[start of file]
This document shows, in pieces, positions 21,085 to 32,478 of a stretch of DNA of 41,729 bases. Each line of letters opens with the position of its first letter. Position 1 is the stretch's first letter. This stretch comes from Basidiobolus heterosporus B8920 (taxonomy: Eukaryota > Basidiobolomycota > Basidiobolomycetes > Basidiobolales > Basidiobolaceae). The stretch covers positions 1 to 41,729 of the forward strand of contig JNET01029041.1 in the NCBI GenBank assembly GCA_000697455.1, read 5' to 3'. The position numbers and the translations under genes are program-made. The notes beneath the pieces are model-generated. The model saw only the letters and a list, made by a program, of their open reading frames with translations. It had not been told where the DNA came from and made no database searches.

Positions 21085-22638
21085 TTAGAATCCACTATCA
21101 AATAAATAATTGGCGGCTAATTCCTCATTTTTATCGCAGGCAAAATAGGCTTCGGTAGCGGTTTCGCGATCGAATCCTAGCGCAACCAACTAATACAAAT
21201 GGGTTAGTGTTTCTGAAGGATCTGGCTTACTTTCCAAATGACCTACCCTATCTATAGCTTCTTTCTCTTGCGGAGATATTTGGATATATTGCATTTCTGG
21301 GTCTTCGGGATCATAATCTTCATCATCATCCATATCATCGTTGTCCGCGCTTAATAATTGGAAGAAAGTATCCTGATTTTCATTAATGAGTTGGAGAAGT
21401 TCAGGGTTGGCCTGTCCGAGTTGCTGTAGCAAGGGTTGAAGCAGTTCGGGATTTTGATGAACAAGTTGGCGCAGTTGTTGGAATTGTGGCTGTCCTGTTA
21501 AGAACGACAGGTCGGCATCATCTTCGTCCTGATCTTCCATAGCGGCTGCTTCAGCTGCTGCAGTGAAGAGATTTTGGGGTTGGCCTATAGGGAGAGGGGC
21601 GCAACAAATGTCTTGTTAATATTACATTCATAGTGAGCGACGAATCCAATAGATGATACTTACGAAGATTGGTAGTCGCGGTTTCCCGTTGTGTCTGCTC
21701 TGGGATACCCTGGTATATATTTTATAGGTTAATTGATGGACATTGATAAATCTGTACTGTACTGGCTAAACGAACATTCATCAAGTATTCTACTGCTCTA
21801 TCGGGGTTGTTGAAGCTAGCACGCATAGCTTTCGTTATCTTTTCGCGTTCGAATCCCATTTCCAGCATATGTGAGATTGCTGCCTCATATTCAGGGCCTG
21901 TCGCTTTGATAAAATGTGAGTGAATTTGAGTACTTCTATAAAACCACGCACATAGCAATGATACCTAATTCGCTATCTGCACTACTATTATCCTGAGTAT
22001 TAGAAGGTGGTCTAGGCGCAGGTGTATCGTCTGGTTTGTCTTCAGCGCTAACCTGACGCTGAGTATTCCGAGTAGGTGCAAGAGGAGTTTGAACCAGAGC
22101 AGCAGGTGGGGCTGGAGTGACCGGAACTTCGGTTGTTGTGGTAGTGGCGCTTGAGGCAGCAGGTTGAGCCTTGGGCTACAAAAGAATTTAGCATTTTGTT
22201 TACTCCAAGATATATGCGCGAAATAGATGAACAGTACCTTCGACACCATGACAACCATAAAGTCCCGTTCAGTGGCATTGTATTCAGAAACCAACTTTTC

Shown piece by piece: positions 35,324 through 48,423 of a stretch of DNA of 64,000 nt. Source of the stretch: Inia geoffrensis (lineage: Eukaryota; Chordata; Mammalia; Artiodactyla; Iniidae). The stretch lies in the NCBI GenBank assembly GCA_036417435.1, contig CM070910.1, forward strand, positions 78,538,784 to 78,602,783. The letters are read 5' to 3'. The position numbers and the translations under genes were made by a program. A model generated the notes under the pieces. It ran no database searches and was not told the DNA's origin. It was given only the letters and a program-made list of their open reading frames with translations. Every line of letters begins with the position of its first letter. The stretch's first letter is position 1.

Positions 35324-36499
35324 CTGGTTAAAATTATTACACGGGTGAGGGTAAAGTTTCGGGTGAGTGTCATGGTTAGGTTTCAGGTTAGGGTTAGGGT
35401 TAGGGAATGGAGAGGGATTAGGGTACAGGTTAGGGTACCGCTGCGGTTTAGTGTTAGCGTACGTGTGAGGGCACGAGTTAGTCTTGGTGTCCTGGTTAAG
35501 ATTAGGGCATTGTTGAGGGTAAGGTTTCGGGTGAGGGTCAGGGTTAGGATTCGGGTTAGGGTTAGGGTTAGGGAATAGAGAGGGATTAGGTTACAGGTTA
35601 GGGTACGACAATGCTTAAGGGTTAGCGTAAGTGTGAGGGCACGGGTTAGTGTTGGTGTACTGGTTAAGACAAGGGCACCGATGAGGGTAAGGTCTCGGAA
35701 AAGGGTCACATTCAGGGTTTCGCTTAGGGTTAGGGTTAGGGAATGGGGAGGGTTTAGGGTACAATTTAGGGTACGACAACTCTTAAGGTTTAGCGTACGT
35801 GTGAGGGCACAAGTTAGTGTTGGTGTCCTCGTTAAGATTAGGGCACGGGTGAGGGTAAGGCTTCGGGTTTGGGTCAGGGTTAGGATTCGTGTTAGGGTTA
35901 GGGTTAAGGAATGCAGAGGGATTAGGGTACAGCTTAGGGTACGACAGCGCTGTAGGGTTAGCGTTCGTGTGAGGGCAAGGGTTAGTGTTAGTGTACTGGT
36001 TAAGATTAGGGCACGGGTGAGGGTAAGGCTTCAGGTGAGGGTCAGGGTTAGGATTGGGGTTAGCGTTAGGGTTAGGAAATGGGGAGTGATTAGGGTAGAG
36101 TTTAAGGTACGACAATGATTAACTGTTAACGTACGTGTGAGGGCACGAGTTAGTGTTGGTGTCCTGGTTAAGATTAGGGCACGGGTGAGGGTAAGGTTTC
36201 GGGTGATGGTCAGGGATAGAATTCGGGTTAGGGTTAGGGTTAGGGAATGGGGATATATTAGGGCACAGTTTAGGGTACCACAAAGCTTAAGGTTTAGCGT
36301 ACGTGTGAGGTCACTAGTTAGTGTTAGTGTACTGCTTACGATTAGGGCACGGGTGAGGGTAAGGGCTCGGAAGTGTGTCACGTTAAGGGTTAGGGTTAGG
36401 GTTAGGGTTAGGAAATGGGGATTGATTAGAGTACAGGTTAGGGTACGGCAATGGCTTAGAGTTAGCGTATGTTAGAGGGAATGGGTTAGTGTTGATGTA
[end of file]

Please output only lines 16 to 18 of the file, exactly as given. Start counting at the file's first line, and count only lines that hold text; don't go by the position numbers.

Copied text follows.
Shown piece by piece: positions 35,324 through 48,423 of a stretch of DNA of 64,000 nt. Source of the stretch: Inia geoffrensis (lineage: Eukaryota; Chordata; Mammalia; Artiodactyla; Iniidae). The stretch lies in the NCBI GenBank assembly GCA_036417435.1, contig CM070910.1, forward strand, positions 78,538,784 to 78,602,783. The letters are read 5' to 3'. The position numbers and the translations under genes were made by a program. A model generated the notes under the pieces. It ran no database searches and was not told the DNA's origin. It was given only the letters and a program-made list of their open reading frames with translations. Every line of letters begins with the position of its first letter. The stretch's first letter is position 1.

Positions 35324-36499
35324 CTGGTTAAAATTATTACACGGGTGAGGGTAAAGTTTCGGGTGAGTGTCATGGTTAGGTTTCAGGTTAGGGTTAGGGT